Medical research

Esophagus organoid holds promise for cancer research

Researchers at the University of Szeged in Hungary have demonstrated for the first time that an esophagus organoid successfully duplicates a vital function of that organ. The study is published in the American Journal of ...

Gastroenterology

New digital tool to better monitor Barrett's esophagus

A team including researchers from the Department of Energy's Oak Ridge National Laboratory has developed a digital tool to better monitor a condition known as Barrett's esophagus, which affects more than 3 million people ...

Diseases, Conditions, Syndromes

For some, GI tract may be vulnerable to COVID-19 infection

No evidence so far indicates that food or drinks can transmit the virus that causes COVID-19, but new research at Washington University School of Medicine in St. Louis suggests that people with problems in the upper gastrointestinal ...

Diseases, Conditions, Syndromes

Smart software detects early-stage esophageal cancer

Thanks to smart software doctors will soon be able to detect early signs of esophageal cancer in patients with so-called Barrett's esophagus. This is the result of research conducted by Amsterdam UMC, the Catharina Hospital ...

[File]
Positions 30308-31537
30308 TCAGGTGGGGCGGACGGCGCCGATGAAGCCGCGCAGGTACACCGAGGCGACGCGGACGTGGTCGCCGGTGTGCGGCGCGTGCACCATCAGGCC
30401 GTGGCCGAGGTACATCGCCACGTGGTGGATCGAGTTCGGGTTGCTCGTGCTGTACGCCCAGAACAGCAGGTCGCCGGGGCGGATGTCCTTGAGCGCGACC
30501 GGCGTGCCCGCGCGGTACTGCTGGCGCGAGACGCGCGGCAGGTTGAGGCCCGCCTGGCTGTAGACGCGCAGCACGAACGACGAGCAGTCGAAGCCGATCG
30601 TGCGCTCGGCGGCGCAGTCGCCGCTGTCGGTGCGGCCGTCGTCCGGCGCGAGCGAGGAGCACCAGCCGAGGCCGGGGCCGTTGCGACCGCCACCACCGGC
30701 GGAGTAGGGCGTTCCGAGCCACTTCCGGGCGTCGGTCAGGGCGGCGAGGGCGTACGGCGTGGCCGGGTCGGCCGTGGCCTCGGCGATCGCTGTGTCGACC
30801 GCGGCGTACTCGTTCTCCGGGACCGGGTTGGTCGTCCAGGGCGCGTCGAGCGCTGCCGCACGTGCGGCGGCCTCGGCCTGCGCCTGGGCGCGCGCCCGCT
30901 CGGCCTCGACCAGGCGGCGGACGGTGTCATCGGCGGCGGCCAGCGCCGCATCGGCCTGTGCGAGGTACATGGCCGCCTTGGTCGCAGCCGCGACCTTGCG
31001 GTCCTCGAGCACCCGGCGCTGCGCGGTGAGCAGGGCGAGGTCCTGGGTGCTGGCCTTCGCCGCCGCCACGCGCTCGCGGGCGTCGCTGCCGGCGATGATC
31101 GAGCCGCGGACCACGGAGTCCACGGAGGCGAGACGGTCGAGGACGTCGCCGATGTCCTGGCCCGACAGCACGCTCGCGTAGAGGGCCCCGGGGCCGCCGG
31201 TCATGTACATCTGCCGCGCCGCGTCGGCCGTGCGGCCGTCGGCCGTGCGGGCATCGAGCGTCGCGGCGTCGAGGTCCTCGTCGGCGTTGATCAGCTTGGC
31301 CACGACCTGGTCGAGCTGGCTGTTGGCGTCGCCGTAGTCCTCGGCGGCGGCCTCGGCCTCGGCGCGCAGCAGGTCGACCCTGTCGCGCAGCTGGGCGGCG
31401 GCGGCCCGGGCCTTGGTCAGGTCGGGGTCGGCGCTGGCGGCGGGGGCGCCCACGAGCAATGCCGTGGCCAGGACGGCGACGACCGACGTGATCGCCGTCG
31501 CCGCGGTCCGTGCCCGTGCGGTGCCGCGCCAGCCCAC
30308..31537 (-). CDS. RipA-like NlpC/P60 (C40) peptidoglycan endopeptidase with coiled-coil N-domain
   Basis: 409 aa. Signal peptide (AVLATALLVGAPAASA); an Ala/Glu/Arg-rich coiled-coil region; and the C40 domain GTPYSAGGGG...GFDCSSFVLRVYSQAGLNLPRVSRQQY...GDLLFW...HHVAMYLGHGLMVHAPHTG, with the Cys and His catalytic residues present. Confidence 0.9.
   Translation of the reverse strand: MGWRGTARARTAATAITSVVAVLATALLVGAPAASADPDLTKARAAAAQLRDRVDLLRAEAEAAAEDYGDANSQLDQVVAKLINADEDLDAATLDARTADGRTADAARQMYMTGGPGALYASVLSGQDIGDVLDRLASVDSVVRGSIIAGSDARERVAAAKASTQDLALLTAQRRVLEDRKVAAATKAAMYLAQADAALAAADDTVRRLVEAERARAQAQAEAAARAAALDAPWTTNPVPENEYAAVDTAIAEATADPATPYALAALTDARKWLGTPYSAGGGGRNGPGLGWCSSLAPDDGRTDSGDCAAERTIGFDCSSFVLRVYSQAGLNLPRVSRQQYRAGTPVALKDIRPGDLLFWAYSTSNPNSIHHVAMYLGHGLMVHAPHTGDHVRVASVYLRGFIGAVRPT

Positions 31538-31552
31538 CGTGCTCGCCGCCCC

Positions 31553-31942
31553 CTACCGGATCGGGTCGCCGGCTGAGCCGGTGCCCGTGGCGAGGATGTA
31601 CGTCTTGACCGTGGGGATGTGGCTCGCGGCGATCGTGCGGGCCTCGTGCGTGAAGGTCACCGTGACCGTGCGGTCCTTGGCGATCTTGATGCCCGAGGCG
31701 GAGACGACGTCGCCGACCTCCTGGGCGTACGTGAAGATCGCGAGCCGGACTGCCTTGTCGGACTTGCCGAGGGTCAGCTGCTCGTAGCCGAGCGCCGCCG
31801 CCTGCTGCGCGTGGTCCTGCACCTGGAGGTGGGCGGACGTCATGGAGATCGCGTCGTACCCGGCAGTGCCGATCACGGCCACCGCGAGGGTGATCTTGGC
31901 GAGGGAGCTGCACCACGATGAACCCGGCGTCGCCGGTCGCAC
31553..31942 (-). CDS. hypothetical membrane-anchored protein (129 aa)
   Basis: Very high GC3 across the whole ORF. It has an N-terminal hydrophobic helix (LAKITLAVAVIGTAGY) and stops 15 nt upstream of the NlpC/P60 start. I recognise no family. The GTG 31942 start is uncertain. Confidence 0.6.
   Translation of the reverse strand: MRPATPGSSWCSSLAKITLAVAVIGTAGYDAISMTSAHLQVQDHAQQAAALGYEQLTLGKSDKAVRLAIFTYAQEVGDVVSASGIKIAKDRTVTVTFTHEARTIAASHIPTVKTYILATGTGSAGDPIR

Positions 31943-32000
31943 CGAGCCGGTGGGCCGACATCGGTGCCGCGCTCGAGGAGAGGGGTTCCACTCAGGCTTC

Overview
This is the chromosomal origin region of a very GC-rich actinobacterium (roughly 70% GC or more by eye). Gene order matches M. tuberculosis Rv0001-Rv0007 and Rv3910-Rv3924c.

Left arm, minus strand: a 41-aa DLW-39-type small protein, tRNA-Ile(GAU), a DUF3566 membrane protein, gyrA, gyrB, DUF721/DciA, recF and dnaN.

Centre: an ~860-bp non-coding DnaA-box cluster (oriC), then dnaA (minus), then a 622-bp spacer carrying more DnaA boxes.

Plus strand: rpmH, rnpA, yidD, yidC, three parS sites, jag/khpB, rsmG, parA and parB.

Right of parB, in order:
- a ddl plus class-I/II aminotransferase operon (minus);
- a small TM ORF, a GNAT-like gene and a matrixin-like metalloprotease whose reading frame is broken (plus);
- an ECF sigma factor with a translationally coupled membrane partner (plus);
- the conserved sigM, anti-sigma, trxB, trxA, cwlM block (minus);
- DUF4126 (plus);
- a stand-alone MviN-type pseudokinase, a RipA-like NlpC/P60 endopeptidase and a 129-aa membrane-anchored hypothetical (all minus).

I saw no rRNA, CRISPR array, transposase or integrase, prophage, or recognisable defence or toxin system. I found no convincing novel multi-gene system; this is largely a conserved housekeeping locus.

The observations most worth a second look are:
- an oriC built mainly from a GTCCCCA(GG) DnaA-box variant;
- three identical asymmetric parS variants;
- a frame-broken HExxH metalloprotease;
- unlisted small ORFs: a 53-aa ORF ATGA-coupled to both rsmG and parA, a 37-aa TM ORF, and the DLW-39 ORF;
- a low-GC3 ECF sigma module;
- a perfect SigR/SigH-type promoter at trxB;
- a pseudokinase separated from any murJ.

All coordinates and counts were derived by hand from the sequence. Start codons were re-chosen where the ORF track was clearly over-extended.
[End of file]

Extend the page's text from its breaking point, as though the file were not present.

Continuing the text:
Diseases, Conditions, Syndromes

Could your indigestion be GERD?

(HealthDay)—Heartburn. Millions of people suffer from it. But what exactly is it and, most important, could it actually be something serious?

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Esophagus

The esophagus (or oesophagus) is an organ in vertebrates which consists of a muscular tube through which food passes from the pharynx to the stomach. During swallowing, food passes from the mouth through the pharynx into the esophagus and travels via peristalsis to the stomach. The word esophagus is derived from the Latin œsophagus, which derives from the Greek word oisophagos , lit. "entrance for eating." In humans the esophagus is continuous with the laryngeal part of the pharynx at the level of the C6 vertebra. The esophagus passes through posterior mediastinum in thorax and enters abdomen through a hole in the diaphragm at the level of the tenth thoracic vertebrae (T10). It is usually about 25–30 cm long depending on individual height. It is divided into cervical, thoracic and abdominal parts. Due to the inferior pharyngeal constrictor muscle, the entry to the esophagus opens only when swallowing or vomiting.

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